4. Catherine Hamrick

    Nice article. Constructive tips.

    “And it’s so frustrating for all of us writers when editors are just crickets when it comes to our pitches.”

    I mentioned these points in one of Carol’s earlier posts: editors are overwhelmed–budget cuts, staff support cuts, “work faster/cheaper” mantra, spiraling circulation….

    Once more with feeling: I was a senior editor hit with 60 to 100 pitches per day for a national magazine–the one-and-only worker bee in my department. I responded when I could–as a human.

    1) Your email subject head needs to hook (40 characters or fewer)
    2) Your first paragraph/maybe second needs to hook
    3) The process is akin to a hiring manager skimming through a pile of resumes
    4) Carol et al covered research and strategy quite well
    5) I worked many late nights, trying to respond to smart pitches and produce content
    6) I received my share of berating phone calls from writers–I was always polite but firm because I represented a brand (For the record, do not call editors; meetings also chew up their days. Email.)
    7) Editors are not crickets. They are people who work hard for a living–many at stagnant wages unless they are on the staff of plum publications.
    8) I now freelance. Rejection does not faze me. I respect editors as business people. They create environments that serve readers while bolstering ad sales and circulation. As Carol says, pitch strategically.
    9) In addition, publications are not the only means to write. Carol reviews other freelance opportunities in numerous posts.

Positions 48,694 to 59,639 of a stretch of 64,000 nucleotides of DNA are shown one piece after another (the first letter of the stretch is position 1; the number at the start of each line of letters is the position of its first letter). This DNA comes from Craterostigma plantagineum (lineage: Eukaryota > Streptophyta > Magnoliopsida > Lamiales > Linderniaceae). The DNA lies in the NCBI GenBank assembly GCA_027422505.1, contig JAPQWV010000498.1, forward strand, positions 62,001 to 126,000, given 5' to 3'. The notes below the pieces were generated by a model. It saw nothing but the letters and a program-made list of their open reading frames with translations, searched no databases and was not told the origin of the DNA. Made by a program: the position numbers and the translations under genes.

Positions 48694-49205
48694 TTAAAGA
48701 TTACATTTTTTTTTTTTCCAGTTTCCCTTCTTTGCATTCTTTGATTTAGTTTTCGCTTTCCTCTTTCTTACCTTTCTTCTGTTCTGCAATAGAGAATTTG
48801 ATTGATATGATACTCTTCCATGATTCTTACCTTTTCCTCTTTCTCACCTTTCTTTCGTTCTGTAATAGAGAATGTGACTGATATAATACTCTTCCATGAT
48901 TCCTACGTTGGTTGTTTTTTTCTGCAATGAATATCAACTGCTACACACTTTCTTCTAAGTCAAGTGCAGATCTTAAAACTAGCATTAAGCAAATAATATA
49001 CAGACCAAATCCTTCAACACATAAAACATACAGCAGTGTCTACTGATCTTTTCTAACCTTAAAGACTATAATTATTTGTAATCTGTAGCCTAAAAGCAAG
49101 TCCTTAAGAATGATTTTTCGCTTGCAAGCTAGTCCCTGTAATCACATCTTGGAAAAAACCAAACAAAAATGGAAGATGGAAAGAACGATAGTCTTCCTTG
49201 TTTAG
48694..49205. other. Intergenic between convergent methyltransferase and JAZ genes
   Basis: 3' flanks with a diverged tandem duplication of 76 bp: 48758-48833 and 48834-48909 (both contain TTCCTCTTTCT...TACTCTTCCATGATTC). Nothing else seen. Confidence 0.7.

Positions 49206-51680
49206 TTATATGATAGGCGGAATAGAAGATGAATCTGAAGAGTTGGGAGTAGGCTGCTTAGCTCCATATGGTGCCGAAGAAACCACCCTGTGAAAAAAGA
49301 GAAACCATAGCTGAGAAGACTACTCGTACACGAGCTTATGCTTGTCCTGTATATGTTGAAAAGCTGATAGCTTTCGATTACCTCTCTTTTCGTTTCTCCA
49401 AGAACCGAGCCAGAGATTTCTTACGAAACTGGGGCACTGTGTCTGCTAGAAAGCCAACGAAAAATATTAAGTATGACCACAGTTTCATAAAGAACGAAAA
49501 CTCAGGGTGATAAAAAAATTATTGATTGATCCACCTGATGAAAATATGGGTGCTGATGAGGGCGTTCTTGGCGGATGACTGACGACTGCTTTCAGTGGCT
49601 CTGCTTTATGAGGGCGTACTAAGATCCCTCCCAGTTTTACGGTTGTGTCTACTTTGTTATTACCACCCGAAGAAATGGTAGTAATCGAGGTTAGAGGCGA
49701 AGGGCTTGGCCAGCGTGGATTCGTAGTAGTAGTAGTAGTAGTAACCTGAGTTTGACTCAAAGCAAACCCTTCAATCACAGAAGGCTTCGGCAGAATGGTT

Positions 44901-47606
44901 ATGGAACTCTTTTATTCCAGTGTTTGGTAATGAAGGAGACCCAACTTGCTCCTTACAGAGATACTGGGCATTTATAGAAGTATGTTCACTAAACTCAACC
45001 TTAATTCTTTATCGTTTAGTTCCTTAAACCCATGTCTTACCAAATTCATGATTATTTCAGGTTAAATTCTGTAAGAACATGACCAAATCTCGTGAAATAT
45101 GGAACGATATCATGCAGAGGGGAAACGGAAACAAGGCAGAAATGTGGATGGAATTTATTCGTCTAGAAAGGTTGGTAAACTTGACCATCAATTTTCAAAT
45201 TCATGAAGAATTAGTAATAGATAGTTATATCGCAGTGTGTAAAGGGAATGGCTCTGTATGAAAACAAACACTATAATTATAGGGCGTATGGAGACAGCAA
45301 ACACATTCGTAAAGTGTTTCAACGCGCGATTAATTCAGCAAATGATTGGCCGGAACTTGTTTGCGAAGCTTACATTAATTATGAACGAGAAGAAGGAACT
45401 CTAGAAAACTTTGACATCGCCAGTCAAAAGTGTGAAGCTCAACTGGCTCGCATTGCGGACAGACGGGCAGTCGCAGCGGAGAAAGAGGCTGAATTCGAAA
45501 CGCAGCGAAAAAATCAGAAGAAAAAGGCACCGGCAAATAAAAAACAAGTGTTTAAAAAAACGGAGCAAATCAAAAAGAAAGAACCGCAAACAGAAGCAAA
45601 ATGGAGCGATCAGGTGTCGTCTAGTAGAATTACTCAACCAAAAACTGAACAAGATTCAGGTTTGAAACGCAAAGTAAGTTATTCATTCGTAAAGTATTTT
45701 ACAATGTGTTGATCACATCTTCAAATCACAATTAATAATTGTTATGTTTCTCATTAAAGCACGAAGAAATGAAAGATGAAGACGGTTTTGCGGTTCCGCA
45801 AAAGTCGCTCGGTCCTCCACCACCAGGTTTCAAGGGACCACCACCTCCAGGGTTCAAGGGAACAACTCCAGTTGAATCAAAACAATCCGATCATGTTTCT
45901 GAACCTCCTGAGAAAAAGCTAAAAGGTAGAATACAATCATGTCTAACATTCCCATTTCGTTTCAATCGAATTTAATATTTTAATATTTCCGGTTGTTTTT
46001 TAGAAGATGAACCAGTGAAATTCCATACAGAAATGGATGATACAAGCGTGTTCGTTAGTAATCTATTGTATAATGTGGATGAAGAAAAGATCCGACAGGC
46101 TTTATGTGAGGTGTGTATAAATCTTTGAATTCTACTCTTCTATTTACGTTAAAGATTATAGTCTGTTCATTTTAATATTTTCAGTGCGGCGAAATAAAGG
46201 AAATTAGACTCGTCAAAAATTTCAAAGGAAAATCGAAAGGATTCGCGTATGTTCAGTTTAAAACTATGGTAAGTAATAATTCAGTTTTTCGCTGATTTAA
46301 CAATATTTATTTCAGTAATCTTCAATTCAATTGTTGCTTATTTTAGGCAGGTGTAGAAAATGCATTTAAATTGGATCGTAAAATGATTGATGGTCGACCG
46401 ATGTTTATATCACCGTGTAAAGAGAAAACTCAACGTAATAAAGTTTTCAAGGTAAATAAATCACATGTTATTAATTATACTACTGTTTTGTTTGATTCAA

• Andrea Kluge

      How enlightening to hear from a former editor! Thanks, Catherine, for sharing.

    • Catherine Hamrick

      You are welcome, Andrea. I pick up many tidbits from all contributors to this site.

    • Carolyn Heneghan

      Thank you, Catherine–it is always so refreshing to hear an opinion from the other side of the freelancing spectrum–our editors! 🙂 I certainly meant no ill will to editors, I actually just mentioned in a previous comment how busy I know they are, so it’s completely understandable that answering every single pitch isn’t always realistic. This is exactly why I appreciate the editor I worked with in this particular pitching experience, because he did take the time that so many editors are either unable or unwilling to take. Part of writers’ frustrations with editors comes from not understanding the role and responsibilities of editors to their fullest, so having writers like you who can straddle both sides of the issue is so valuable! Thank you so much for your insight!

    • Catherine Hamrick

      Thanks, Carolyn. Pitching can discourage me, too, as I am now a freelancer. It’s part of the job.